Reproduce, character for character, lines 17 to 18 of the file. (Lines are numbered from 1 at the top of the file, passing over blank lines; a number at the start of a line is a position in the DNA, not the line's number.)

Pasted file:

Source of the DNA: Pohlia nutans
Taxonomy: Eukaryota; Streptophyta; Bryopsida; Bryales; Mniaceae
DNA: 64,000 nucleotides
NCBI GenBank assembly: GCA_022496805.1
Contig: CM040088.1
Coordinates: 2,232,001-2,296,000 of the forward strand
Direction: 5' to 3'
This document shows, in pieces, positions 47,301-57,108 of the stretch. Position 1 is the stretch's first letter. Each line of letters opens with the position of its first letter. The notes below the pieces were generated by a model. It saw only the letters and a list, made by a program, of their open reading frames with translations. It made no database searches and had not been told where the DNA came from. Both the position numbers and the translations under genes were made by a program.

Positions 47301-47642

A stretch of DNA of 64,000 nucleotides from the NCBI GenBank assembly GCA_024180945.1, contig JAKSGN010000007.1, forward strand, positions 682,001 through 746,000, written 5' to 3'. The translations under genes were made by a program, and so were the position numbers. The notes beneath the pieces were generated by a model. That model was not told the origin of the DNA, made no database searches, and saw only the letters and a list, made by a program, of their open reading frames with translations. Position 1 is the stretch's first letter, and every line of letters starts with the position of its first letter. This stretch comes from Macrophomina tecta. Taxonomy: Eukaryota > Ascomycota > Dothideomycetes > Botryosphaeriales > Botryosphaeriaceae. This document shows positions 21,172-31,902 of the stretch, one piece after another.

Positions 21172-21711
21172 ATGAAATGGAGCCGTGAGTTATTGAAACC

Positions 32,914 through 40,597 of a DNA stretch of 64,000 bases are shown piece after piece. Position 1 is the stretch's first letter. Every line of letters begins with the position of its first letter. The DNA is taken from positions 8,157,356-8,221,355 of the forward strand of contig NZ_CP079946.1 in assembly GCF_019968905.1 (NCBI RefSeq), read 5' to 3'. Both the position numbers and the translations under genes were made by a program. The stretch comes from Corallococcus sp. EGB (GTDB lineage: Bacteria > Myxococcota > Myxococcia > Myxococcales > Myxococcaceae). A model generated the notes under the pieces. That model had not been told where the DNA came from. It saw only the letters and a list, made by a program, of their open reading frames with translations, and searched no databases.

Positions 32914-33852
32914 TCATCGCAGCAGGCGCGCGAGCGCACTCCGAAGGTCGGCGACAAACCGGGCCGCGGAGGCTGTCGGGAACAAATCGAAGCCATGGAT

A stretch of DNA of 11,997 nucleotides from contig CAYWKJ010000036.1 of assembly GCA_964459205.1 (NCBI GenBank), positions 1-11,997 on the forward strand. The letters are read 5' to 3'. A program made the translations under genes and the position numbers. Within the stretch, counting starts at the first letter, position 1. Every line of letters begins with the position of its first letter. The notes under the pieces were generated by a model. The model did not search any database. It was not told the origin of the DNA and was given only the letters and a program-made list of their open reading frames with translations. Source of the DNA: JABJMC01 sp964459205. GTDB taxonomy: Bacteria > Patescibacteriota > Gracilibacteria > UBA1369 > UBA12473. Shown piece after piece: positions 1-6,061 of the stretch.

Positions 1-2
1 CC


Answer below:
Positions 1-2
1 CC